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A Terrific Day in New Britain

A Terrific Day in New Britain

    Those who are native to this central Connecticut city may find my surprise at a terrific day in their hometown unremarkable. They have seen plenty of terrific days in the town Stanley Tools has lately made famous... by being there, threatening to leave, and then staying.  But in my imagination from my earliest years at the football stadium of "dear old S. H. S." New Britain was the arch rival, the other breeding ground for great gridiron heroes, a city like my own with a wonderful melting pot of ethnic families from which issued children with bulging muscles and fleeting feet. 

    Until yesterday, however, I had never (well, hardly ever) driven down its main street or visited its green fields of athletic competition.  Or sampled its spiritual offerings.  For the terrific day in New Britain began at South Church (UCC and Baptist) at the corner of Walnut and Main.  You can read my very positive assessment of that experience posted under Reviews, summed up in a phrase borrowed from Mark about Jesus, that they did "everything well."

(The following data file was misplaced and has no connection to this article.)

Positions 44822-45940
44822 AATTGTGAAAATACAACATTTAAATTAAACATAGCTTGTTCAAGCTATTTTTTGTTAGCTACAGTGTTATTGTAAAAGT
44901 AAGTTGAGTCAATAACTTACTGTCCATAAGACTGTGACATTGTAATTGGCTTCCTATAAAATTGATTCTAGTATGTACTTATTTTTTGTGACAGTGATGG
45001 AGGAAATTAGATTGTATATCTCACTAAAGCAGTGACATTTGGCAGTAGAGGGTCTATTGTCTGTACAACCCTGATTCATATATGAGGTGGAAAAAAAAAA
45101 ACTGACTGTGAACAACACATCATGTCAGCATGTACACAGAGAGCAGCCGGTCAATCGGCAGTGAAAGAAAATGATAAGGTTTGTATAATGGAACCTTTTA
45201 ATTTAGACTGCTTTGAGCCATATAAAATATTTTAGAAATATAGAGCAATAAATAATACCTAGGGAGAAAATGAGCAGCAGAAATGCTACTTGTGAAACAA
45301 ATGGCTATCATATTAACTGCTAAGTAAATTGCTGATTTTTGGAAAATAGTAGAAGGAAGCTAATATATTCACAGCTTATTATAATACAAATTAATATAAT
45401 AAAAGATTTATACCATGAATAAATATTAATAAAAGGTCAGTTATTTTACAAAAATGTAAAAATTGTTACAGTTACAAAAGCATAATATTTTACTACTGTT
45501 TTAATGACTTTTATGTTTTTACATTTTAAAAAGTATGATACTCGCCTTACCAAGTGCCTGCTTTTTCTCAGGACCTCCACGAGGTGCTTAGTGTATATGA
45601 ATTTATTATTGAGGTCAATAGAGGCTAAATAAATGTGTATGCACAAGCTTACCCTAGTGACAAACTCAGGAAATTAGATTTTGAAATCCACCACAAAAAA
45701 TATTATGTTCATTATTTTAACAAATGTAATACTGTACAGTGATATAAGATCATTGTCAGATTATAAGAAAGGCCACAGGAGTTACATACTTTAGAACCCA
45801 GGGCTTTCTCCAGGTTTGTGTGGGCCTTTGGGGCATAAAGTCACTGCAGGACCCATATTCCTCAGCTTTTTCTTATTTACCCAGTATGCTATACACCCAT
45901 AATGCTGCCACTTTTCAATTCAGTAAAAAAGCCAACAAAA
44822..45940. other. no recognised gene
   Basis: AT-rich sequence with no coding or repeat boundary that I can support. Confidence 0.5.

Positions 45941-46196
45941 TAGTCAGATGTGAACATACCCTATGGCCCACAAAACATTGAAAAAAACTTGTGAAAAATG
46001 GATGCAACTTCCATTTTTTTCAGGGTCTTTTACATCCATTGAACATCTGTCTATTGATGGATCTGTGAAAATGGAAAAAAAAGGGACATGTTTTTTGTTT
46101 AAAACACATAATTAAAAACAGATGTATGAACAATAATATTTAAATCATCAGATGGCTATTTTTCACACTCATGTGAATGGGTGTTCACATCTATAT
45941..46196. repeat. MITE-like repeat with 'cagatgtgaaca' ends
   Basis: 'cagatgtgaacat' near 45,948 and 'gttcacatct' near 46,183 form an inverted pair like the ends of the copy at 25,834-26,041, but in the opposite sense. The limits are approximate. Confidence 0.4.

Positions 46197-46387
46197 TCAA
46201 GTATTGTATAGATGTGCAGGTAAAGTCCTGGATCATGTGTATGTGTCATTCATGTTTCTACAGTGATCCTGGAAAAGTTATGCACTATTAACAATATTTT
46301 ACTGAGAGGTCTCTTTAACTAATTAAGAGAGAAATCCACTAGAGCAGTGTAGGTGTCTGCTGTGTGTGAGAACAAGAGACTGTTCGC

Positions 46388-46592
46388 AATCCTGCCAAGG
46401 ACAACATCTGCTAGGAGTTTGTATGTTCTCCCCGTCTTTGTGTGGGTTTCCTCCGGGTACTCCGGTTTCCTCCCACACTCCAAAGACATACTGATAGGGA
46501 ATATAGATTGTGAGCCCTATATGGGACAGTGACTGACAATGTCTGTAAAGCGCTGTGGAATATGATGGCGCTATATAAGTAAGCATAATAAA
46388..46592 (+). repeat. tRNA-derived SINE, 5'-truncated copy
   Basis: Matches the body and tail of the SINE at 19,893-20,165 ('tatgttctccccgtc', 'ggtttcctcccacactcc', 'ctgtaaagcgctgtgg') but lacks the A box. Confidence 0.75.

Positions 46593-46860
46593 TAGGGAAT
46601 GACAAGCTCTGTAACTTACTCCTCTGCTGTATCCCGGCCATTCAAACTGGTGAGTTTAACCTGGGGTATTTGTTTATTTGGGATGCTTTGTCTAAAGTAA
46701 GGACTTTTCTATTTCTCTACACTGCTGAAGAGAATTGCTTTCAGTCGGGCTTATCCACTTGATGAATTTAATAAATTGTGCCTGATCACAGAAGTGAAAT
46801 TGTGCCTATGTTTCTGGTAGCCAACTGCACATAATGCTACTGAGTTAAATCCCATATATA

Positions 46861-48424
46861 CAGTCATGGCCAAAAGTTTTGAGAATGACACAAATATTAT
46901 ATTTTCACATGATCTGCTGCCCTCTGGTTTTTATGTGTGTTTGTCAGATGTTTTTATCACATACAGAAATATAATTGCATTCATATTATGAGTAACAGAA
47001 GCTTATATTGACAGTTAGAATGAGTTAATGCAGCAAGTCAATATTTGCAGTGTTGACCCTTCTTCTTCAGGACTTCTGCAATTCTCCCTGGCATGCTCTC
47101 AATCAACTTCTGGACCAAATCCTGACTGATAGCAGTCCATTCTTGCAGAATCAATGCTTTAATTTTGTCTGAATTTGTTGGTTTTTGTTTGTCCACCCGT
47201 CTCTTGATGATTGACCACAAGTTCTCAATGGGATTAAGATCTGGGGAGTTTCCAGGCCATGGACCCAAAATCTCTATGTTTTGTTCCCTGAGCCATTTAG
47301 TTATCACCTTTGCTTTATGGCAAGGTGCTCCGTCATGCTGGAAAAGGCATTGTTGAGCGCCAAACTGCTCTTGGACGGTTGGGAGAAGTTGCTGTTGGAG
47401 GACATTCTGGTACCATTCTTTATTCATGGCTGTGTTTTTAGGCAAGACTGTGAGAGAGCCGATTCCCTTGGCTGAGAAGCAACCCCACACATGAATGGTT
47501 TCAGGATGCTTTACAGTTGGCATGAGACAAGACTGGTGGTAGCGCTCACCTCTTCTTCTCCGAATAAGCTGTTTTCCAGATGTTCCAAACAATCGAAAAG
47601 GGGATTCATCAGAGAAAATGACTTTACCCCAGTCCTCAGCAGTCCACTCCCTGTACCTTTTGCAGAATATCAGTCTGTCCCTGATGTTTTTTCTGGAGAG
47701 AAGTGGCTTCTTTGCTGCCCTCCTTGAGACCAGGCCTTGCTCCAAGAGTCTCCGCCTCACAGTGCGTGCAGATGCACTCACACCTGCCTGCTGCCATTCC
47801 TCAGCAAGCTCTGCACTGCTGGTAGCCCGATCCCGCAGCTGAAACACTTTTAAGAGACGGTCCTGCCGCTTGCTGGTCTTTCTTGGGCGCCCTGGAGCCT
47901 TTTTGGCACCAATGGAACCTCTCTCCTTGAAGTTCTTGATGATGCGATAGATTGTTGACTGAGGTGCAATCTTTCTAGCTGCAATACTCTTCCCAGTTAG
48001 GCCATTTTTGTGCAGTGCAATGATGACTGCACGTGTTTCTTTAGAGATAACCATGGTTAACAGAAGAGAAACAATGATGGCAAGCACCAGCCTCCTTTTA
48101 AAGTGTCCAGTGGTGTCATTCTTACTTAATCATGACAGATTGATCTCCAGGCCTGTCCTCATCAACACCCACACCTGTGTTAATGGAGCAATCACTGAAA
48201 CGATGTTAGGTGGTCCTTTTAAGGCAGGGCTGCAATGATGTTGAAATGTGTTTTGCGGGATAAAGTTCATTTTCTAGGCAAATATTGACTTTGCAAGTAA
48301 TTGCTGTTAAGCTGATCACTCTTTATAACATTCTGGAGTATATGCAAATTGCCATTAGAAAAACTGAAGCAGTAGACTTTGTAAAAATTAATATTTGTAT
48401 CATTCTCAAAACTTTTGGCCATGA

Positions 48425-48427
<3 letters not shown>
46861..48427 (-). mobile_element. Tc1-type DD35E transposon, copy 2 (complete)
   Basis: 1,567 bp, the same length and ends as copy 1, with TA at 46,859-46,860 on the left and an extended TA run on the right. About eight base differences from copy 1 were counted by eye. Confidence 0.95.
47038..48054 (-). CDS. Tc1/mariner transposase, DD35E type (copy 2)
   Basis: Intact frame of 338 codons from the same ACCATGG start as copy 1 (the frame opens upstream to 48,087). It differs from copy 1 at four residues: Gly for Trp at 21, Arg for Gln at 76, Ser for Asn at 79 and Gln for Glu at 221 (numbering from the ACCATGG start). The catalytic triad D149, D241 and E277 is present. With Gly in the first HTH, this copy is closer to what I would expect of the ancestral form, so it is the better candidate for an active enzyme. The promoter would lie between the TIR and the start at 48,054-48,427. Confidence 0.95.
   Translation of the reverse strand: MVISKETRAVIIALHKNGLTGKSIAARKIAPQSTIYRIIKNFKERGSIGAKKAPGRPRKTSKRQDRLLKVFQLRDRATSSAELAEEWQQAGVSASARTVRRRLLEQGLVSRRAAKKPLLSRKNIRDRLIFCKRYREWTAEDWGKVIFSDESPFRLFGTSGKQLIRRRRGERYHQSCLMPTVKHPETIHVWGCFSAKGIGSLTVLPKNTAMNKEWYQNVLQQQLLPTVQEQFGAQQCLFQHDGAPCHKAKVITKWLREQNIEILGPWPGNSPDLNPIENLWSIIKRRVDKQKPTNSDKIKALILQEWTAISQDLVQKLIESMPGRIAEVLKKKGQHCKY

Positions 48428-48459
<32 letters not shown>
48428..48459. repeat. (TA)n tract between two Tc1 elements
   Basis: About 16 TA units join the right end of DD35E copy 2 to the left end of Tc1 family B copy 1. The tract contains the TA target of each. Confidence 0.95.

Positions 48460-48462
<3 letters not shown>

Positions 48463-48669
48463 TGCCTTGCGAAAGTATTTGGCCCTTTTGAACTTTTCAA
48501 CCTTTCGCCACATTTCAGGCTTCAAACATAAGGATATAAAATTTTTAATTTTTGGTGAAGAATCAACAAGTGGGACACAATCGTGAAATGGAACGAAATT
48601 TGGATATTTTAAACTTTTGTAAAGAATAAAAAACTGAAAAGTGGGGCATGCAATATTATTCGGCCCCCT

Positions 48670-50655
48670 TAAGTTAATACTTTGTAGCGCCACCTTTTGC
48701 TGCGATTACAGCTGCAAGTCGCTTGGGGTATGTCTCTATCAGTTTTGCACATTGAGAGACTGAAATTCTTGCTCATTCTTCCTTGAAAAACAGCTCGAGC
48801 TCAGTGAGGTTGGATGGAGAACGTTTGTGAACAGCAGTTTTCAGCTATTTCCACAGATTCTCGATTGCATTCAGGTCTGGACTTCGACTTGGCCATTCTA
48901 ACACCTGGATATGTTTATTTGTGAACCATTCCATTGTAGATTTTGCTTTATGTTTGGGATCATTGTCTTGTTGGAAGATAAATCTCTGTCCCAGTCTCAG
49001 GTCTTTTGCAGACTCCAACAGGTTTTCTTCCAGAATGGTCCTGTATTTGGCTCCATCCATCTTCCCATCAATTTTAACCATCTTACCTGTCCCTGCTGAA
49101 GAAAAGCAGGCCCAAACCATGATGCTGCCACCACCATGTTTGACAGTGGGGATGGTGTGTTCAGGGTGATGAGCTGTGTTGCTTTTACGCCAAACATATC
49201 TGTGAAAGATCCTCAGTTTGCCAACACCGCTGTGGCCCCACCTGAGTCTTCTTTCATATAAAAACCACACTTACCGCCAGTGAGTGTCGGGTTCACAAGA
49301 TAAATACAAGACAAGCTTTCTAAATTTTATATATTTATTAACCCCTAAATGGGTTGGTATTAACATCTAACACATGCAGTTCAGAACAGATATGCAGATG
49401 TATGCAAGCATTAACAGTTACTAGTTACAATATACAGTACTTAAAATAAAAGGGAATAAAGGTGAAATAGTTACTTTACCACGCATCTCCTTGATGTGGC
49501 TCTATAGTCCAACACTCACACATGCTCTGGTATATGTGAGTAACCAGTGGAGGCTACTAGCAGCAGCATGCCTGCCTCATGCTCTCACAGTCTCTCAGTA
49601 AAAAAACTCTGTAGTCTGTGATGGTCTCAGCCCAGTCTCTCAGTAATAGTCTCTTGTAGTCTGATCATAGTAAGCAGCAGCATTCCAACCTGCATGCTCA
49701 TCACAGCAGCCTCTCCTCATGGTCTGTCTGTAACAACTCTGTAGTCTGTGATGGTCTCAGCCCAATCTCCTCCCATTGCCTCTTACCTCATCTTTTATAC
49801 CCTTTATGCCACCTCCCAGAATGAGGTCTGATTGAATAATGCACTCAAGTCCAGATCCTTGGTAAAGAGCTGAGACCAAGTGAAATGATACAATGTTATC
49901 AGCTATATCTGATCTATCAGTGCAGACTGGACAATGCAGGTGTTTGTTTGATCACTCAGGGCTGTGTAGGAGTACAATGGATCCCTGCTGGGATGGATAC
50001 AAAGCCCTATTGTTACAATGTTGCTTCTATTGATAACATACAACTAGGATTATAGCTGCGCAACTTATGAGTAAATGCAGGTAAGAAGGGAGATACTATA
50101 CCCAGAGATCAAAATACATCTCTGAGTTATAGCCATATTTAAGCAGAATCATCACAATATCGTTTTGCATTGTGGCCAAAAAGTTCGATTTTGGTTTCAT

We spent too much time at Coffee Hour and couldn't find a diner for an omelet, so we drove down Glen Street to New Britain Stadium, the home of the Minneapolis Twins' minor league club, the New Britain Rock Cats.  Three frankfurters and two hot chocolates later we watched the West Hartford Little League celebrate its inaugural season with four hundred players parading around the playing field in spanking new uniforms, boys and girls six to twelve years of age.  Including, of course, two of our grandchildren, Henry and Robert, and their friends. 

   
The proceedings, speech-making and skill drills, lasted two hours.  Then the raffle drawings began.  And who do you think won the big prize, a brand new mountain bike?  Right, lucky Robert.  Terrific!

   
We packed the bike in the station wagon I drove to New Britain, gave the keys to Betsy, and sent her forth on her first excursion in the Taurus, the twins accompanying her for the journey home, where, you guessed it, the remainder of the afternoon was spent riding bicycles. 

    Barbara and I had, however, another destination and New Britain experience ahead of us, a chamber music concert at South Church.  For two hours we sat in pews more than a hundred years old (and creaking with every movement of a muscle) enraptured by the sounds of strings, piano, and clarinet playing the compositions of Brahms (mostly) and Bartok.  Terrific!

   
I spied only one small hint of the immigrant city of my imagination... in the parlor of South Church during the reception following the concert.  The walls were covered with pictures of past pastors.  Three of them had a distinctly Mediterranean look to them.  Closer inspection revealed they were Assyrian... as in Mesopotamian... as in Iraqi. 

    The day has a way of defying our expectations and, more often than we have celebrated, delivering us to something better than we had imagined.  I mean, I never would have thought New Britain could be terrific.  But, by God, it was.

   

 

 



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